Lance Armstrong was an American athletic hero when he won seven straight Tour de France titles. He no longer looks as heroic after an interview with Oprah Winfrey in which he admitted to the world that he used performance enhancing drugs, as well as his role as a bully in the cycling world.

Armstrong admitted to using EPO, a substance used in blood doping to boost one's red blood cell count, as well as a cocktail of substances including human growth hormone, testosterone, cortisone, and blood transfusions to boost his performance.

In addition, he admitted to being a bully towards anyone looking to bring down his doping operation, referred to himself as a "jerk," and an "arrogant prick."

Armstrong, in the lengthy interview above, also said that he couldn't keep track of all of the lawsuits that he has been involved with in trying to protect his legacy from people just looking to tell the truth of his doping.

If there was a highlight to the whole interview, it had to be the portion in which Oprah made Armstrong watch himself vehemently deny any use of performance enhancing drugs, just minutes after she made him admit to using performance enhancing drugs in an interview that will be watched the world over. Man, it was sweet to watch a self proclaimed "arrogant prick" like Armstrong get his comeuppance from Oprah, of all people.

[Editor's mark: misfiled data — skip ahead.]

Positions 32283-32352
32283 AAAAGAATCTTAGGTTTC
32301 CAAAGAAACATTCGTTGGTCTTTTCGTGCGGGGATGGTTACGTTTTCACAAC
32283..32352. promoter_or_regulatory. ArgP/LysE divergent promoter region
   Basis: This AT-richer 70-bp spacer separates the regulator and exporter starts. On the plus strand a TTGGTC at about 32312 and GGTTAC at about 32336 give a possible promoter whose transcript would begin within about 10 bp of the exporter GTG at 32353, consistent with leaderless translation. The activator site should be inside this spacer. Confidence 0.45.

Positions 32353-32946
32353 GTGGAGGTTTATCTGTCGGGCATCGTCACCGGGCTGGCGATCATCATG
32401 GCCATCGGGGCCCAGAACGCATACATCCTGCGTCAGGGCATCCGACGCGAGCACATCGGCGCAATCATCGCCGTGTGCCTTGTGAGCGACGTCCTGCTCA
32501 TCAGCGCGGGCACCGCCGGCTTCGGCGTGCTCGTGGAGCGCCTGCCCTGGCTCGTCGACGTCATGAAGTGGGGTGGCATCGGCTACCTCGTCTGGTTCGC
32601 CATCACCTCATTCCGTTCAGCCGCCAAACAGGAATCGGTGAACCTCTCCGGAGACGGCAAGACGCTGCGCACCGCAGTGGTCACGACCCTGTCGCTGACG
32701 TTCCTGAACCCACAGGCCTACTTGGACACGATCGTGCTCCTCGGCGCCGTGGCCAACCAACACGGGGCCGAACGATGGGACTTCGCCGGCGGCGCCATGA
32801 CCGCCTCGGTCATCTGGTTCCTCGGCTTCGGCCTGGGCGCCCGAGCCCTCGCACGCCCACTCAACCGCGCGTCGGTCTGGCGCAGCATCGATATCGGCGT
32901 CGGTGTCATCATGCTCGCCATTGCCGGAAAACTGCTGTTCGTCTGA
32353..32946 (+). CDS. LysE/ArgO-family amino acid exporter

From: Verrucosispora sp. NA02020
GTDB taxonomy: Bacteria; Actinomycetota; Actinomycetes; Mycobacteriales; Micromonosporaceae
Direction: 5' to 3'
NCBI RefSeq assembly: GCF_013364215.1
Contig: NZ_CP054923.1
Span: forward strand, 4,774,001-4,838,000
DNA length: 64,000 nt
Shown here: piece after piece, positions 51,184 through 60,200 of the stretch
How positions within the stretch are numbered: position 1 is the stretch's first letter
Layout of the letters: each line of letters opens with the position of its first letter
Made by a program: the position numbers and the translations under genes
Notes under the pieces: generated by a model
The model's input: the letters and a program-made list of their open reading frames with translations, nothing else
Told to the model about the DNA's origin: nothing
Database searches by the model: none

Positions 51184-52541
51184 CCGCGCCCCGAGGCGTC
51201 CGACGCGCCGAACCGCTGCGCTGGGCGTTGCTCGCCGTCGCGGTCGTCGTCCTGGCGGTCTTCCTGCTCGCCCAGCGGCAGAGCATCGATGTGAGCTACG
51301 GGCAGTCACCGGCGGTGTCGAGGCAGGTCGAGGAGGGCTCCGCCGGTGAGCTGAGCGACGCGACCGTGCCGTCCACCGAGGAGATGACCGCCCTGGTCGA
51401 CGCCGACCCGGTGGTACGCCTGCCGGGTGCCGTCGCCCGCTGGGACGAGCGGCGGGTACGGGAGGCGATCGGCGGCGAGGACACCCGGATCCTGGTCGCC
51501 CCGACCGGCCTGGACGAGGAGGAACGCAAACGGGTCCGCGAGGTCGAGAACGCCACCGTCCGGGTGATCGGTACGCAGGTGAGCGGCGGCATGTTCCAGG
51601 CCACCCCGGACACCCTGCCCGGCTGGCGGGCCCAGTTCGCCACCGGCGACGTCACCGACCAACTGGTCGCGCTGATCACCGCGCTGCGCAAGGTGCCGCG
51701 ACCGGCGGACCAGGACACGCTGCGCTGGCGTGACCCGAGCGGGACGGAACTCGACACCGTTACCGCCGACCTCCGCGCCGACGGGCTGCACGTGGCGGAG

The biggest shock of the interview, in my eyes, though, was the lack of contrition that Armstrong showed throughout.

He said that he feels as if he was on a level playing field with the rest of his competitors despite the fact that he was on a more complex drug cocktail than Charlie Sheen.

If Armstrong really wants his lifetime ban lifted from cycling, he needs to get rid of the mentality that he was winning on a level playing field. After all, there is a reason that the banned substances he was taking were banned in the first place. An "everybody's doing it" mentality isn't acceptable when you're a high school kid falling in with the wrong crowd, let alone when you're a grown man.

For someone who looks like he needs to name names in order to have any shot to be involved with cycling again, a little bit of contrition in the interview with Winfrey would have went a long way.

Part two of the interview between Lance Armstrong and Oprah Winfrey airs tonight so, if you like egos and scolding, you are in luck.

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